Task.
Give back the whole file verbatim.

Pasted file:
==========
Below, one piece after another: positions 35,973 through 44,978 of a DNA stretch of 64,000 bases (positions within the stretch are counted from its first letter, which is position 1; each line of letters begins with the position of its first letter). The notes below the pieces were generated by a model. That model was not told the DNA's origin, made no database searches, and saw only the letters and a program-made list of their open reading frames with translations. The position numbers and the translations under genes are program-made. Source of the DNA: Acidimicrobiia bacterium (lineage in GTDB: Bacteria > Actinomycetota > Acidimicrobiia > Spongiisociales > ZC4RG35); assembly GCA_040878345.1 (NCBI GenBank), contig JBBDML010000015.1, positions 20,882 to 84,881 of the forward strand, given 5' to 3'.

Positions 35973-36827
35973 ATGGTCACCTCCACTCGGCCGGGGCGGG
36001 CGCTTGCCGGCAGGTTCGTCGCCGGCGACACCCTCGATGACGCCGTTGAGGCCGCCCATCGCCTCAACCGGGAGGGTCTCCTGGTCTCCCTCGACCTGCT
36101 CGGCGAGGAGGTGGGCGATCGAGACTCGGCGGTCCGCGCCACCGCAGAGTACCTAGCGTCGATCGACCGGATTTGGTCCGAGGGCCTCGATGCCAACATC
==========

Below, one piece after another: positions 35,973 through 44,978 of a DNA stretch of 64,000 bases (positions within the stretch are counted from its first letter, which is position 1; each line of letters begins with the position of its first letter). The notes below the pieces were generated by a model. That model was not told the DNA's origin, made no database searches, and saw only the letters and a program-made list of their open reading frames with translations. The position numbers and the translations under genes are program-made. Source of the DNA: Acidimicrobiia bacterium (lineage in GTDB: Bacteria > Actinomycetota > Acidimicrobiia > Spongiisociales > ZC4RG35); assembly GCA_040878345.1 (NCBI GenBank), contig JBBDML010000015.1, positions 20,882 to 84,881 of the forward strand, given 5' to 3'.

Positions 35973-36827
35973 ATGGTCACCTCCACTCGGCCGGGGCGGG
36001 CGCTTGCCGGCAGGTTCGTCGCCGGCGACACCCTCGATGACGCCGTTGAGGCCGCCCATCGCCTCAACCGGGAGGGTCTCCTGGTCTCCCTCGACCTGCT
36101 CGGCGAGGAGGTGGGCGATCGAGACTCGGCGGTCCGCGCCACCGCAGAGTACCTAGCGTCGATCGACCGGATTTGGTCCGAGGGCCTCGATGCCAACATC